China to dump North Korea, really?

1 12 2010

By Sunny Lee (Asia Times On-line, 1 Dec. 2010) BEIJING – The WikiLeaks revelations on North Korea did not surprise analysts, who said they are after all not particularly substantial; and when it comes to North Korea, even ranking government officials can be wrong.

Leaked US diplomatic cables show China’s frustration with communist ally North Korea and present a picture that Beijing is likely to abandon its long-time ideological brother country by accepting a future unified Korea under South Korean control. That interpretation, analysts say, belies reality

“For North Korea watchers, it was not much of a news,” said Leonid Petrov, a Russian expert on Korean affairs, who teaches at the University of Sydney. Going against the predominant sentiment in the WikiLeaks documents, in which China is seen as ready to abandon its long-time communist ally, observers largely believe bilateral ties are intact, even after North Korea’s attack on the South last week, which drew international criticism on China as it long-time enabler, and calls for Beijing to do more to contain the North’s aggression.

What WikiLeaks did, according to analysts, was offer confirmation of the shallowness of the rest of the world’s understanding of North Korea, even at the very high level of a government bureaucracy, and how easy it is to be misled by one source or another.

“WikiLeaks helps us to know that, after all, intelligence is sometimes not reliable and sometimes even can be funny,” said Petrov. “It also reveals what could happen when you don’t have direct access to North Korea. People who really know North Korea don’t send cables to their government from neighboring countries [of North Korea.]”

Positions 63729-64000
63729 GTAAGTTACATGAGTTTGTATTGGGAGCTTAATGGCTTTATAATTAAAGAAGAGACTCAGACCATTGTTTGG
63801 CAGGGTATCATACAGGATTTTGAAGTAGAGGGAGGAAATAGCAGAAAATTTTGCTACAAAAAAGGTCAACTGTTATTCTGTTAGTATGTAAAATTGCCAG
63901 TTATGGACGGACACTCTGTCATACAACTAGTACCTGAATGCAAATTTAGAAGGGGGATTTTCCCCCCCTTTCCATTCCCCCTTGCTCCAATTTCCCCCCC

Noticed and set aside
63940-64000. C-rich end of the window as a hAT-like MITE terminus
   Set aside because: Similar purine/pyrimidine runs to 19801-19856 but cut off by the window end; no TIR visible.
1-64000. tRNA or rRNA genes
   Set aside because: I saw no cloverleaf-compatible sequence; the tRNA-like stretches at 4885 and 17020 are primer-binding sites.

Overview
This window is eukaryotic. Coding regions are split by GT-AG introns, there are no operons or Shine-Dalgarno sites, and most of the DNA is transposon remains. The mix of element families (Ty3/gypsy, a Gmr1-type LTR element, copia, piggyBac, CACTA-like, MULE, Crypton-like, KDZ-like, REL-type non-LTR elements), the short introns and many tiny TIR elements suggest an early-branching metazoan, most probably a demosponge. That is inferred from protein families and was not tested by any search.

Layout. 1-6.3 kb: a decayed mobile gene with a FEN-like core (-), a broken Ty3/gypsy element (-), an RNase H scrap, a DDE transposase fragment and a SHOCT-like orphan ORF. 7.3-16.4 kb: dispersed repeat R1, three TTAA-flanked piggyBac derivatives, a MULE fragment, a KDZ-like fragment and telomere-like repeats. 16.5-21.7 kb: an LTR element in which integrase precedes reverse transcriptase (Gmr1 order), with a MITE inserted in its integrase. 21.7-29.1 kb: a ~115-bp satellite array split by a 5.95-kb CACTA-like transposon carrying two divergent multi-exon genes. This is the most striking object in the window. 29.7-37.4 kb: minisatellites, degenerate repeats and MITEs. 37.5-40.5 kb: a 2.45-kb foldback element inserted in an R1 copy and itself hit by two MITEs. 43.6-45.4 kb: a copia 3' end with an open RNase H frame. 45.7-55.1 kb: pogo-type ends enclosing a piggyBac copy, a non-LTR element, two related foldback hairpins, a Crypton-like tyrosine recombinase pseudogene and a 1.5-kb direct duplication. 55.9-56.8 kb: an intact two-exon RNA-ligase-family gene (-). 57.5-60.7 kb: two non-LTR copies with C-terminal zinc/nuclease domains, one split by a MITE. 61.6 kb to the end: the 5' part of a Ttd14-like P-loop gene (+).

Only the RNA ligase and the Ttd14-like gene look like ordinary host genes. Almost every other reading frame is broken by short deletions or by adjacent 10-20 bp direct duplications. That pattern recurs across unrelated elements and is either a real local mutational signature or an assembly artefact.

Countries that really understand North Korea have diplomats in Pyongyang, like some European nations, Russia and China. “They all have embassies in Pyongyang and they have direct access to North Korean government officials and people,” Petrov said

Analysts believe that real, critical information is still outside the public realm. “I am pretty sure the Russian Embassy or the Chinese Embassy in Pyongyang know and understand North Korea much better. They know personalities there. They know who is in what condition. Who’s controlling what. Yet they simply don’t share this [with diplomats of other countries]. So, what was leaked was just the tip of an iceberg,” said Petrov, the Russian expert.

WikiLeaks said China was preparing a contingency plan in the case of the collapse of North Korea and a flood of North Korean refugees to Chinese territory and outbreaks of unrest along its border that could happen if the with North Korean regime failed. Chinese officials in the leaks said China “could deal with up to 300,000 refugees but might have to seal the border to maintain order”. This is one of the most sensitive parts of WikiLeaks and is something that America has repeatedly nudged China to discuss, though China has so far refused…

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